What was so shocking about the man who tried to blow up the bomb in Times Square (can’t recall his name) is that he was married, a homeowner and had a good job as, I believe, a financial analyst. This was a Muslim immigrant who seemed to have embraced the American dream completely and, as such, he would have been unlikely to show up on anyone’s anti-terrorist watch list. It’s people like that who are truly frightening to me.

  • AKafir

    Big_Bors: So how many Tea partiers do you know who have gone around shooting and beheading and yelling Jesus is Great? How much evidence do you need to accept the simple fact that those who are killing and beheading and wanting to kill us all claim that they follow Islam and that got their motivation from the word of Allah and Muhammad? I know enough to know that what these killers are saying has a basis in reality. They are not totally nuts. It is up to the moderate Muslims who wish to live in peace with the Non-muslims to be honest, speak truthfully, start acknowledging the problem that exists in Islam and deal with it.

  • RobertSF

    Muslim extremism stems from alienation? Sure, that sounds plausible, but Muslim extremism isn’t really a big problem. It’s just a spectacular one.But now let’s look at “regular” Islam. Is there an Islam that rejects Sharia and accepts secular law? Is there an Islam that does not discriminate against women? Is there an Islam that accepts being a private affair and not a public one? Is there an Islam that allows the faithful to leave the religion?The answer is no. There cannot be an Islam that meets any of those qualifications because they are central to Islam itself. And worse, they are completely incompatible with our Western lifestyles. These are no small disagreements. Even without extremism, how can we support what it preaches?

  • RobertSF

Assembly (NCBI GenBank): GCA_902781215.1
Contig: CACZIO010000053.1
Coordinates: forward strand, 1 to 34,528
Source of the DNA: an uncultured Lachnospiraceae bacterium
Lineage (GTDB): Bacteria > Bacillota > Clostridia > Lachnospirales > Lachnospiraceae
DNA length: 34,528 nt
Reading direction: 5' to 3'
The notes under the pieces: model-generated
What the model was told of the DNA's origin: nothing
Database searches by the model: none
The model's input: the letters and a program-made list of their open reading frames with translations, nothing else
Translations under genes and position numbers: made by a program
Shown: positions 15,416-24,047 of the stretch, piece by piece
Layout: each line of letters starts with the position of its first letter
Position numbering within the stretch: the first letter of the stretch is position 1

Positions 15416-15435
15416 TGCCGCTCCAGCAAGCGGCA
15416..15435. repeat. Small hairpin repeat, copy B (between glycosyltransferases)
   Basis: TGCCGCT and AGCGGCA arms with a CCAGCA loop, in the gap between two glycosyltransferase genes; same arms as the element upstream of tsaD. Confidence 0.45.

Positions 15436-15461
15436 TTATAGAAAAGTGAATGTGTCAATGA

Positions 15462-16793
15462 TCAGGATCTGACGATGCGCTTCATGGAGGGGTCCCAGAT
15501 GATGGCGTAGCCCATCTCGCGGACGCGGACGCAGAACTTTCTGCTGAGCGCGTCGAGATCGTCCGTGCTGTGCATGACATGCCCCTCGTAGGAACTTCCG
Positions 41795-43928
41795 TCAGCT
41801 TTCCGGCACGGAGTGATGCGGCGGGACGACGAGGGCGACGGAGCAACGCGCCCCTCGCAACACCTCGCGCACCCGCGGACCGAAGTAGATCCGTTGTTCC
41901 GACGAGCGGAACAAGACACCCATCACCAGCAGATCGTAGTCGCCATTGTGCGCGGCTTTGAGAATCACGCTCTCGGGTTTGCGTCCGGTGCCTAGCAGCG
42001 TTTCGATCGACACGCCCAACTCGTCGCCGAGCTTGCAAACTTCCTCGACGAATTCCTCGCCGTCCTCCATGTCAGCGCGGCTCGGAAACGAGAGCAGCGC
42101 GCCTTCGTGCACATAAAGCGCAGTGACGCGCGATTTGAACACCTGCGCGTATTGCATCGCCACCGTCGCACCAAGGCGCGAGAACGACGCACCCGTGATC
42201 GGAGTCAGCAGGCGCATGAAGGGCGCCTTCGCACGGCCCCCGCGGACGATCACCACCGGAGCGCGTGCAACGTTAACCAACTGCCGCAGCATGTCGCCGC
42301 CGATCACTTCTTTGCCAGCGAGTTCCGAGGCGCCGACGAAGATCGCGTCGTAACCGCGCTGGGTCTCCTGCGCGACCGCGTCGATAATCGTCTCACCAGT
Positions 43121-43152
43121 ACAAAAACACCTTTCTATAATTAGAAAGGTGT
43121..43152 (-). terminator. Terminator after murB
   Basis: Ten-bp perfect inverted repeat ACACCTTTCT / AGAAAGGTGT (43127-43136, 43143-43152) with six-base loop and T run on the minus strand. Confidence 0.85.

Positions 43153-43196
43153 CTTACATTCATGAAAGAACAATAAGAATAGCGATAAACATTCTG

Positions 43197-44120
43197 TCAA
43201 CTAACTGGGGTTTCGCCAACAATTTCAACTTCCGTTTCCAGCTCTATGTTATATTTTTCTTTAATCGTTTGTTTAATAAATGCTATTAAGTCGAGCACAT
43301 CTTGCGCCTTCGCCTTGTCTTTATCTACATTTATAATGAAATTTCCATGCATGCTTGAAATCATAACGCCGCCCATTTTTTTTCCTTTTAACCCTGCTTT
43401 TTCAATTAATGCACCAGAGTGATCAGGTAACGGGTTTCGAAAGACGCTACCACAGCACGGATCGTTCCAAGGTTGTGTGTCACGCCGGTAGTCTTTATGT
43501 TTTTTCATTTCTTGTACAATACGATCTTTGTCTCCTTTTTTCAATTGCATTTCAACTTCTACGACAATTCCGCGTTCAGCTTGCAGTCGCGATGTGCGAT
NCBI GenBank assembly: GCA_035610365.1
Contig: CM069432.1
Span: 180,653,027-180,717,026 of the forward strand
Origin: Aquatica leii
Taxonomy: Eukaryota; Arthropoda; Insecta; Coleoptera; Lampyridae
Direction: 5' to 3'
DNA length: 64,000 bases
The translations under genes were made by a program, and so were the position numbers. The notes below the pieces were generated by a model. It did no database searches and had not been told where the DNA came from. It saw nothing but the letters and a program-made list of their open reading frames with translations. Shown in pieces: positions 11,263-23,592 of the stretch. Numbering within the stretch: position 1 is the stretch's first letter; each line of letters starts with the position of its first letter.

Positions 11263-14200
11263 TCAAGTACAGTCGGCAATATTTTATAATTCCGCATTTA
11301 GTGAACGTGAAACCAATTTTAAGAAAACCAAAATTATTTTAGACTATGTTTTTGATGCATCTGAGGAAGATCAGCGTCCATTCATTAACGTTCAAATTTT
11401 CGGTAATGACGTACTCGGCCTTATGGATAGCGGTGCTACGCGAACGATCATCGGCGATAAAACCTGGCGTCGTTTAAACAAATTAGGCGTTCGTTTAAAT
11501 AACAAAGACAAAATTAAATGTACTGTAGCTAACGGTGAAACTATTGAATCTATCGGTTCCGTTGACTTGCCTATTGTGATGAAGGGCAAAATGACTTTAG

Essentially, this worldview centers on the notion that there is a colonialist and predatory relationship between the West and the Islamic world, motivated by some nefarious purpose ranging from control of the region’s natural resources to a global conspiracy to destroy or defeat Islam as a religious or political force. As with all forms of violent extremism, these individuals see themselves as “fighting back” against an aggressive enemy,Whoa, that is only “violent extremism” because we call it that. They sure don’t call it that. What the above paragraph describes is central Islamic dogma, not loony fringe interpretation.Islam has always seen itself in conflict against the entire rest of the world. While Christianity’s “struggle” is between “good” and “evil,” the Muslim equivalent is between Muslim and non-Muslim.The Muslim struggle is called “jihad,” and it’s utter nonsense to say that it refers to an “inner struggle.” The overwhelming majority of Islamic authorities agree that jihad refers to actual fighting. And if it were an inner struggle, why would the Quran exempt women, children, the frail, and the disabled from jihad? They could do inner struggle if that’s what jihad meant.It is true that Muslims have managed to make an art out of victimism. They cast themselves as victims of the West, yet it is Muslims who invaded and conquered huge parts of the West, not the other way around. Syria, Lebanon, Egypt, Lybia were all part of the western world until Muslim invaders conquered them. The Crusades were a feeble attempt to retake the lost lands. Obviously, it went nowhere.